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One Year Out: The 10 Most Vulnerable Senators in 2018

Taking heat from both sides, Nevada’s Dean Heller leads the list

Nevada Sen. Dean Heller is among the ten most vulnerable senators in 2018. (Tom Williams/CQ Roll Call)
Nevada Sen. Dean Heller is among the ten most vulnerable senators in 2018. (Tom Williams/CQ Roll Call)

Senate Democrats are defending 10 seats President Donald Trump won last cycle. But a year out from Election Day, the most vulnerable senator is the lone Republican facing re-election in a state won by Hillary Clinton.The overall Senate landscape has improved for Democrats since the beginning of the year, with Republican retirements opening up two seats in 2018. But this ranking only features incumbents.

More GOP primaries could develop, but besides Nevada’s Dean Heller, the other nine most vulnerable senators are all Democrats.

Many of them have strong personal brands in their states, or even have a working relationship with the president. Meanwhile, Republicans have struggled to land top recruits or are locked in ugly primaries. But given the political bent of these states — which Trump won by anywhere from 42 points to 1 point — Democrats still have a challenging road ahead.


Heller is the only Republican up for re-election in a state Clinton won last fall. Nevada was one of the few Democratic bright spots in 2016, giving the party hope that the Silver State is turning blue. It’s Heller’s first time running for re-election to the Senate, and he is facing pressure from both the right and the left. Perennial candidate Danny Tarkanian has launched a GOP primary challenge, while Democratic Rep. Jacky Rosen is hoping to take on Heller in November. Heller struggled with balancing pressure from conservative and liberal forces when addressing health care, opposing some GOP plans but supporting others.


Republicans view Missouri as one of their top pickup opportunities. GOP presidential candidates have won the state each election since 2000, with Trump winning by 19 points in 2016. Missouri Attorney General Josh Hawley, first elected last year, is running on the GOP side. Republicans view the 37-year-old as a rising star. But Hawley will have to fend off charges of hypocrisy, since he ran an ad in his 2016 campaign criticizing politicians constantly running for higher office.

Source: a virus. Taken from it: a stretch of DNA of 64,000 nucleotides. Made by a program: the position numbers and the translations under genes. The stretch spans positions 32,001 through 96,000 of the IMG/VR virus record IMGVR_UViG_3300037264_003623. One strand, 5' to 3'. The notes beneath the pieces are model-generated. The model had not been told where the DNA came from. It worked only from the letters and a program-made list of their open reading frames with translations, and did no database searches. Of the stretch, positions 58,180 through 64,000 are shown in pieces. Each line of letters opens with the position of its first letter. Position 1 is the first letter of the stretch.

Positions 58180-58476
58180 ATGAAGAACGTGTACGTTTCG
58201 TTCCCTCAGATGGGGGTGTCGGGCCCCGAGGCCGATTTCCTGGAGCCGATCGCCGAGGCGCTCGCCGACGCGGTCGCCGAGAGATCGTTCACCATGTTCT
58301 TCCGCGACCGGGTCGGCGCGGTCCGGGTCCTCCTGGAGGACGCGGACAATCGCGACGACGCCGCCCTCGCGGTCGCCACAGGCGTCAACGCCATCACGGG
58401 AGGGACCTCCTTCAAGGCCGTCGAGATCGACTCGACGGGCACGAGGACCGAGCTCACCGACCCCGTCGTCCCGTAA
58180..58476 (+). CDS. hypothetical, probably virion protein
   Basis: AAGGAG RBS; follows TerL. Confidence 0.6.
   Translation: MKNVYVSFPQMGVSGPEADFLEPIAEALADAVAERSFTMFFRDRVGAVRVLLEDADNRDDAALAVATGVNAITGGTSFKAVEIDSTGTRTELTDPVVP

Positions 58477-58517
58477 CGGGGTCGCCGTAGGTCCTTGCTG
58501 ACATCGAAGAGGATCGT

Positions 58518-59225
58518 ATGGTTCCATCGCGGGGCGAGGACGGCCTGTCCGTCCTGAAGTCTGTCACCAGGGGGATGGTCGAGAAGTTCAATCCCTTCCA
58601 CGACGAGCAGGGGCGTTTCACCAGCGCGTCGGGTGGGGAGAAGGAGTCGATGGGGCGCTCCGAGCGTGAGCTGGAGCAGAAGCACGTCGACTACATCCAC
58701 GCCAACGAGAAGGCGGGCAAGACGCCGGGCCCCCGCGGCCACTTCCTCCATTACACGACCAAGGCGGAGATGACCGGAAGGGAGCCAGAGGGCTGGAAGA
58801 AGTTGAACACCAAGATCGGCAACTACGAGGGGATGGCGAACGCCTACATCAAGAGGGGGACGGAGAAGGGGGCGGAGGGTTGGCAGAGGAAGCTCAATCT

Donnelly defeated a flawed GOP candidate who made controversial comments about rape to win his first term in 2012. Now he’s running for re-election in a state that went for Trump by nearly 20 points. Three credible Republicans, two of whom serve with Donnelly in Washington, are tearing each other apart to take him on. The incumbent will have to stick to the nonpartisan image he tried cultivating in 2012 with his “Hoosier common sense” slogan. He’s voted for Supreme Court Justice Neil Gorsuch and has traveled on Air Force One with Trump. But Republicans are already going after him for owning stock, which he’s since sold, in a family company that manufactures some products in Mexico.MostVulnerableSenate2-06A former governor, Manchin has a strong personal brand in West Virginia. But Trump won the state by more than 40 points, and Manchin was on record supporting Clinton last year. Two credible GOP challengers — Rep. Evan Jenkins and state Attorney General Patrick Morrisey — are going after each other, and both are eager to tie Manchin to Clinton’s 2016 comments about coal miners. As one of the most conservative Democrats in the Senate, Manchin has a relationship with Trump that may help him defend his Washington tenure in an increasingly red state.